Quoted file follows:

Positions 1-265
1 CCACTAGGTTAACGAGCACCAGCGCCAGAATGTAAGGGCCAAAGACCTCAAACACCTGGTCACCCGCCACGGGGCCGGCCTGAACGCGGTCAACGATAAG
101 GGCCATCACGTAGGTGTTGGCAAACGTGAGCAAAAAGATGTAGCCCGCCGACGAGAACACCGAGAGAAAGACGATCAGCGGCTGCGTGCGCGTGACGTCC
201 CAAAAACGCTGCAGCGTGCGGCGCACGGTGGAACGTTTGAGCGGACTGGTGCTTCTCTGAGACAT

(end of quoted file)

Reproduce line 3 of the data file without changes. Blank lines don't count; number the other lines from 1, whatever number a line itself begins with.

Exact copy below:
101 GGCCATCACGTAGGTGTTGGCAAACGTGAGCAAAAAGATGTAGCCCGCCGACGAGAACACCGAGAGAAAGACGATCAGCGGCTGCGTGCGCGTGACGTCC